Gold prices are up 0.32% compared to last Wednesday. The yellow bullion was priced at $1,894/oz 7 days ago and is currently priced at $1,899/oz. The metal broke past the $1,900/oz for a second time since last week and experienced highs of up to $1,918/oz, the highest price recorded in 21 weeks. Gold also experienced lows of $1,886/oz.
Silver had a good week jumping from $27.16/oz last Wednesday to $27.83/oz at the time of writing. This translates to a 2.45% increase in price. The white metal experienced highs of $28.66/oz and lows of $27.52/oz.
Platinum is level with its price 7 days ago and once again ends the week below the $1,190/oz price tag at $1,186/oz. Platinum prices experienced highs of $1,208/oz and lows of $1,171/oz. Currently, the metal is level with its mid-April pricing.
Palladium is finally up this week after being on a constant downward trend that started on May 4th. The metal finds itself priced at $2,877/oz, 1.19% higher than 7 days ago when it was priced at $2,843/oz.
Rhodium made recoveries amounting to 8.82% after it lost nearly 20% of its value last week. The Nitrogen Oxide reducing metal is currently priced at $25,300/oz, up from its price of $23,250/oz last Wednesday.
For the last few weeks, the US has been releasing economic data that has exceeded expectations and shown economic recovery to be on the right path. This week, again, data released exceeded the consensus forecast. The US ISM manufacturing data, used to measure the change in production levels across the US economy from month to month, hit a PMI of 61.2, up from its forecast of 60.9. All this positive economic data has sparked speculation regarding taper talk. The US Dollar Index (DXY) has ceased its downtrend privy to this news and is now on a very slight uptrend above 90. This positive data has not had that large of an impact on strengthening the DXY and weakening gold prices.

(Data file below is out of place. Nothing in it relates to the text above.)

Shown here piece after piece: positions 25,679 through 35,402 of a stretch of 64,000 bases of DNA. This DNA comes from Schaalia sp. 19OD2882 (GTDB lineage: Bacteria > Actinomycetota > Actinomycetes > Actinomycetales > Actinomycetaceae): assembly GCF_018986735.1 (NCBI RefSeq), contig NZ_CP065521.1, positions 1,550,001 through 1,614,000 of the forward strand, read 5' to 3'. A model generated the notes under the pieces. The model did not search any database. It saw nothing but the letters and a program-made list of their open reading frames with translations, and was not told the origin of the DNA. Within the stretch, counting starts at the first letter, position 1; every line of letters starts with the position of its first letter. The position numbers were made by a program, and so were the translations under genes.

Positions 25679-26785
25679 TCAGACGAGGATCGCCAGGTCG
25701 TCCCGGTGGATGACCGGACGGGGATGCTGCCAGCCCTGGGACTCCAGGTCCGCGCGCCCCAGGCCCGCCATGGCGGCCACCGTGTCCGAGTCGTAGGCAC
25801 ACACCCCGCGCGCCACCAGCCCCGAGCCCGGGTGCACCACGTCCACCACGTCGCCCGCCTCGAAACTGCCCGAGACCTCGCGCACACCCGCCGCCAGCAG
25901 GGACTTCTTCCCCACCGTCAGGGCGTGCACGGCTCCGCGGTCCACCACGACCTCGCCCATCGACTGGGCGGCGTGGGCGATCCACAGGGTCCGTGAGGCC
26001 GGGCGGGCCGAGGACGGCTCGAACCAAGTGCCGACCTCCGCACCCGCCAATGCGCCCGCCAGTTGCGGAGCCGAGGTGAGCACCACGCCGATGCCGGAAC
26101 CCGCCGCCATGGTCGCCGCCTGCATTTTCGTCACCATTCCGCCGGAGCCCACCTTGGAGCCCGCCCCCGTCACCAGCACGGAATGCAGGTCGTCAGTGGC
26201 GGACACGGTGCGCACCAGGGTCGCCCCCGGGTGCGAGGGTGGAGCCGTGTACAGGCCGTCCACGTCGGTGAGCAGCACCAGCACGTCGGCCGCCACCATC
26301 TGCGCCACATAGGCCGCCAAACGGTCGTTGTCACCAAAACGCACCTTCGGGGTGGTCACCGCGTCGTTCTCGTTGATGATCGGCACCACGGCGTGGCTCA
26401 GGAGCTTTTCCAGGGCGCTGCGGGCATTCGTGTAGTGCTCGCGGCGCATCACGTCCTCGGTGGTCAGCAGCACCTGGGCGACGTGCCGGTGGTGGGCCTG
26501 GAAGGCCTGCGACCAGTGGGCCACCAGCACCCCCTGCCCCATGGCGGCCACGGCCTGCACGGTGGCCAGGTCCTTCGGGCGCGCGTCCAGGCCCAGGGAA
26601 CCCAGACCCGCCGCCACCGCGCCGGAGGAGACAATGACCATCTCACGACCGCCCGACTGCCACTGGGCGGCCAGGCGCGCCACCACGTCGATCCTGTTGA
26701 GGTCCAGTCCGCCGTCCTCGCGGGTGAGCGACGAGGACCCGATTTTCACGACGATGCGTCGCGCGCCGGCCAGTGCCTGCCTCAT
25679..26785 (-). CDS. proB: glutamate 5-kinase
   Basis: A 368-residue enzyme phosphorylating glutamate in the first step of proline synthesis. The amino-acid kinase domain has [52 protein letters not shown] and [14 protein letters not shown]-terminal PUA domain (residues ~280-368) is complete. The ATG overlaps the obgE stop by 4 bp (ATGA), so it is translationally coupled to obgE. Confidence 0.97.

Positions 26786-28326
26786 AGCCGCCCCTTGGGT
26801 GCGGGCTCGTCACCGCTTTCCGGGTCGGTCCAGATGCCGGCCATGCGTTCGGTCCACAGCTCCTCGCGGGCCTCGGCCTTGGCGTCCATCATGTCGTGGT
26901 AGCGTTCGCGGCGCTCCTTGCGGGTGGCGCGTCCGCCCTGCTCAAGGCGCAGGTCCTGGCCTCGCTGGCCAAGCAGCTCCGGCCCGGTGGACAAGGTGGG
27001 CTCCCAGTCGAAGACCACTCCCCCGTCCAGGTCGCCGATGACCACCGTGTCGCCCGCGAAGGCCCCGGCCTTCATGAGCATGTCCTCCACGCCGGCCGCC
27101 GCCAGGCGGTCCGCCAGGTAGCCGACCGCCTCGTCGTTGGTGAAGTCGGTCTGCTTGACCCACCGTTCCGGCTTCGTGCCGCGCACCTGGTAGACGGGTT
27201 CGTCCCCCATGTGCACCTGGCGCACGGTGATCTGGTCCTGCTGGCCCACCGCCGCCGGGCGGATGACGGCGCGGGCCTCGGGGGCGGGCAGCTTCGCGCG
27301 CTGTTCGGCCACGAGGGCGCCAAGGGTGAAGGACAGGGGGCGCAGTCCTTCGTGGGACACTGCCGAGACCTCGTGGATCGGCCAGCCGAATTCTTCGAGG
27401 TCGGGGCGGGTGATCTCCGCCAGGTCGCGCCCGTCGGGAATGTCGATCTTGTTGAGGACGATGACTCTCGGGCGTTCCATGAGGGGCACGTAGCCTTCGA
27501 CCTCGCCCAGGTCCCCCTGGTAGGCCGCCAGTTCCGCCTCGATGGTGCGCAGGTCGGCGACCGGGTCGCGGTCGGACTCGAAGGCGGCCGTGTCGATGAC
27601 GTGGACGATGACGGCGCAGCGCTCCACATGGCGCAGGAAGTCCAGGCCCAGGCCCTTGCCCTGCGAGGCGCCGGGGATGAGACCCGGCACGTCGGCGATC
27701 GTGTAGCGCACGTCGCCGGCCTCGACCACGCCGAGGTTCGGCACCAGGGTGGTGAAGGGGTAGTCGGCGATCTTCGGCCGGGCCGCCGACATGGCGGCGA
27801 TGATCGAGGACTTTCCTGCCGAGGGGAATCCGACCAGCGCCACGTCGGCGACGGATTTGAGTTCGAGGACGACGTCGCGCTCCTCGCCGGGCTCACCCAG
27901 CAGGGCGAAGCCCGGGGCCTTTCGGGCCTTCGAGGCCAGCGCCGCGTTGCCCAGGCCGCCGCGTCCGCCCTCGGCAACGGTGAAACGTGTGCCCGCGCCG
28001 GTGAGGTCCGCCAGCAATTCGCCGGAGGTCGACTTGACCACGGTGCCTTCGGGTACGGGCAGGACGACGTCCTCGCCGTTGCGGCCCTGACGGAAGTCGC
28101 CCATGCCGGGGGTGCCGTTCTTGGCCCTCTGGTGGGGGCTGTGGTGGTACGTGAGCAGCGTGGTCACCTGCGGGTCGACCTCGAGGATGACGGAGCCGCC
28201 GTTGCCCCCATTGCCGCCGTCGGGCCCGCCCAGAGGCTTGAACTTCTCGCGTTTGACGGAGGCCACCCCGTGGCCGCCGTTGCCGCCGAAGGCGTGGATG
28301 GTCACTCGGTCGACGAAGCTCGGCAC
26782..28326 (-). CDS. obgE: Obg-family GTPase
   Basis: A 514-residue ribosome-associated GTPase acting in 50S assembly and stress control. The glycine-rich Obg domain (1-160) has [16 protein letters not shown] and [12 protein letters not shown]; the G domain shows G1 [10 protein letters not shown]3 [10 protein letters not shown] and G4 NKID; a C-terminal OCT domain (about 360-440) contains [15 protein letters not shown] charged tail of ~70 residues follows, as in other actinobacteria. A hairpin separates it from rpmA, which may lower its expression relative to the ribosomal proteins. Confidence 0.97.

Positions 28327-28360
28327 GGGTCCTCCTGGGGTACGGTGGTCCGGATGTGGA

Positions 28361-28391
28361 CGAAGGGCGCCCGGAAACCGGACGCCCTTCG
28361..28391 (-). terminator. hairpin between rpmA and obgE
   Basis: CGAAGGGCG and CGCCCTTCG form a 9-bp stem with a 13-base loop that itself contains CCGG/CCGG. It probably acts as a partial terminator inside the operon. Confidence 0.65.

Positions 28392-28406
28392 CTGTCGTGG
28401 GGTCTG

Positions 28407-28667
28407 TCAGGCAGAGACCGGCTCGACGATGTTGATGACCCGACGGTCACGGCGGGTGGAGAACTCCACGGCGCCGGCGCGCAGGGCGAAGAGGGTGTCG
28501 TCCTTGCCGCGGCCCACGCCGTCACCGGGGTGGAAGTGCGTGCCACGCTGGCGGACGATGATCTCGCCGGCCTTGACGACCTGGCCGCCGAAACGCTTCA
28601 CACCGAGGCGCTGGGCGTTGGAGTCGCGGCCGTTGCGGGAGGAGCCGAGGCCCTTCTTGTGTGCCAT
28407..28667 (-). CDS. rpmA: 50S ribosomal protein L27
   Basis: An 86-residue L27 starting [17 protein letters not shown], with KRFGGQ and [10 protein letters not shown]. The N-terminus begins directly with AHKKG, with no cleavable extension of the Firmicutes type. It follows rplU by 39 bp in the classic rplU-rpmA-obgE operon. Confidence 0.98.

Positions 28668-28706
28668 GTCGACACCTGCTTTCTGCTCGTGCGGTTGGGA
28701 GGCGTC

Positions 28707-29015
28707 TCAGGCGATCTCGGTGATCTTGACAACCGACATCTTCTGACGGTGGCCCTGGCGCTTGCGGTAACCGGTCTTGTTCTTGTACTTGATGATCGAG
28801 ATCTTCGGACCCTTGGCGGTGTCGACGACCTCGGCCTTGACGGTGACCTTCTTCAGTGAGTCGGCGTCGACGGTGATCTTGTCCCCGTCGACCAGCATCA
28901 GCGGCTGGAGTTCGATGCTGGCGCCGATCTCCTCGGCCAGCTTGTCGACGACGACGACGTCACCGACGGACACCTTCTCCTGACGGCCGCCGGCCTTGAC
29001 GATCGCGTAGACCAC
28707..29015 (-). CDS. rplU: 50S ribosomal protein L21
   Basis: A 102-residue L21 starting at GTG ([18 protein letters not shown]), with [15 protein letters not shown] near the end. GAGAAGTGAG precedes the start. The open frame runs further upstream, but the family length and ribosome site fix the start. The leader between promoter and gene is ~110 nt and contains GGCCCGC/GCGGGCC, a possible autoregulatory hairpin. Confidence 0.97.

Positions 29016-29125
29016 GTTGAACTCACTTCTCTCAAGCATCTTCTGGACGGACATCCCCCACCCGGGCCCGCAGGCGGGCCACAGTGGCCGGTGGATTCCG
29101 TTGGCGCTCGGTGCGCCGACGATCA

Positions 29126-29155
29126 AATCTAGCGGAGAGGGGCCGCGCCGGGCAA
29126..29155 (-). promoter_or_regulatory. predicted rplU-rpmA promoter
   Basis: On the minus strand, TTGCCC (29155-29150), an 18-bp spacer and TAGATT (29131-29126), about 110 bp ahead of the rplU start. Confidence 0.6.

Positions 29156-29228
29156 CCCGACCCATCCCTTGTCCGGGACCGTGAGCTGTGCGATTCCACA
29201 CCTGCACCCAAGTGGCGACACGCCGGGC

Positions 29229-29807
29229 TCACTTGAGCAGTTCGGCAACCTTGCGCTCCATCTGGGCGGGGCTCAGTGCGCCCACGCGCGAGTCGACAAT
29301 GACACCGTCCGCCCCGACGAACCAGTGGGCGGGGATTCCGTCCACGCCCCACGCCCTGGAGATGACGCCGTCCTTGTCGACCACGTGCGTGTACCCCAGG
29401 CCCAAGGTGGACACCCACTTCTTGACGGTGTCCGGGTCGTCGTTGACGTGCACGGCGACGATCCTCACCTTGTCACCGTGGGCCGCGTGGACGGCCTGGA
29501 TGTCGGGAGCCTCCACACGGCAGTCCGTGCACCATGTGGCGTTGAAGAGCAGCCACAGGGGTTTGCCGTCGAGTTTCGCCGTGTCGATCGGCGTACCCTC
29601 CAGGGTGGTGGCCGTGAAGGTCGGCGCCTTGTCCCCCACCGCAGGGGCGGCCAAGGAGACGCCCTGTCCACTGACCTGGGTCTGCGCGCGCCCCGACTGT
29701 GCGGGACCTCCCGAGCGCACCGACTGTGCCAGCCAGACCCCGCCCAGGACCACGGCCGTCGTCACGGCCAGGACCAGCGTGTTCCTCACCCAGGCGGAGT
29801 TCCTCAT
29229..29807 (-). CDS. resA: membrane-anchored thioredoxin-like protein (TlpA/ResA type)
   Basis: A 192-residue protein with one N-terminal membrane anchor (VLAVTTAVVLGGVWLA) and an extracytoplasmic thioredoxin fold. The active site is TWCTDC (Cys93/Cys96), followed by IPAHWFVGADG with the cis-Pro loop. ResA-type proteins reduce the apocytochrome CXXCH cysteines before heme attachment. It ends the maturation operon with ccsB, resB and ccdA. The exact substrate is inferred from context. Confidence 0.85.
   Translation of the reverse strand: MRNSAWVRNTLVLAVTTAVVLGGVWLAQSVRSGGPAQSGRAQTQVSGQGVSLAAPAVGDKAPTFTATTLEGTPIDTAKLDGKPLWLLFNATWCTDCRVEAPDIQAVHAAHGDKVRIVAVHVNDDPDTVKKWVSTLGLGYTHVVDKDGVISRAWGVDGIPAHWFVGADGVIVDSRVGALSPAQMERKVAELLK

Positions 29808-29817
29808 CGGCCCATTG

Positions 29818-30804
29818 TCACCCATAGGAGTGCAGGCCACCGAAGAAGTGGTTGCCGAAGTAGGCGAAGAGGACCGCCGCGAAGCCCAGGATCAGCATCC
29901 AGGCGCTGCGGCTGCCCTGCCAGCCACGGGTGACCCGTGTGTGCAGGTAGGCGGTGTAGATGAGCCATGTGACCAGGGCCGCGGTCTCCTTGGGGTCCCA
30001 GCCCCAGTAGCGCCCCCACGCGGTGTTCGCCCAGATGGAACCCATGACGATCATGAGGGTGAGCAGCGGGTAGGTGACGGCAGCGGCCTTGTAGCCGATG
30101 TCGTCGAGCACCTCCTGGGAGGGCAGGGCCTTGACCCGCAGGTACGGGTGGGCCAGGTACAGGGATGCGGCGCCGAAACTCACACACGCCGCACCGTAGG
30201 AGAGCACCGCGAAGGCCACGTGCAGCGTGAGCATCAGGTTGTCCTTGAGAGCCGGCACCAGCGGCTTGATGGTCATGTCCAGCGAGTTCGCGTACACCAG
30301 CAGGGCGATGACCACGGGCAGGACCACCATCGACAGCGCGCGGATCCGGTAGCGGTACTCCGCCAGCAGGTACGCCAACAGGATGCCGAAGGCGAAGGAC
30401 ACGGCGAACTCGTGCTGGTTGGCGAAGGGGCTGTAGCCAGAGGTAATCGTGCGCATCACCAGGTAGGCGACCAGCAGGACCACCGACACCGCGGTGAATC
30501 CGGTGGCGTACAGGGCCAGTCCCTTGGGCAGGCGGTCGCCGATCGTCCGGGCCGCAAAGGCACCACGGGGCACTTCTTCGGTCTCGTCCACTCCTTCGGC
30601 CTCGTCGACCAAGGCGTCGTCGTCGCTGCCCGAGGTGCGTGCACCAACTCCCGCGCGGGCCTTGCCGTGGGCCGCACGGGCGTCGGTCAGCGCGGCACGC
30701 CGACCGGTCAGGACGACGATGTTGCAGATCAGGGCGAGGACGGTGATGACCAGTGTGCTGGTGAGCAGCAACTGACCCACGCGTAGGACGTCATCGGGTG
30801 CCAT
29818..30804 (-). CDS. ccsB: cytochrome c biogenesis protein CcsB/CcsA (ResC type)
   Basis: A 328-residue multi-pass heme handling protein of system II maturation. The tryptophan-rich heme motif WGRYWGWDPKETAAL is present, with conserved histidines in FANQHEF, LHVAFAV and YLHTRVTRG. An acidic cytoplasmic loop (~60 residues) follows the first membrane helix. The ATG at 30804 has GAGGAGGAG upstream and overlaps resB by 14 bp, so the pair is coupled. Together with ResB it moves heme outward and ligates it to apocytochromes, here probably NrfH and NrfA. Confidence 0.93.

Silver has not performed as well as other commodities which have reached all-time highs lately. Copper, Rhodium and Palladium have all benefit from bullish runs, yet Silver has only slightly topped Gold’s rise. Currently, Silver is being traded as a value asset instead of an industrial commodity, of which most are up. As a long-term investment, Silver seems to have the right assets to experience that kind of growth. It is dubbed as the “best conductor of energy”, and paired with the rise of renewable energy it is inevitable that Silver’s industrial growth will deluge into its pricing. Usually, countries that have an abundant amount of energy are wealthy. If that is the case, “Silver [would become] the most important material”.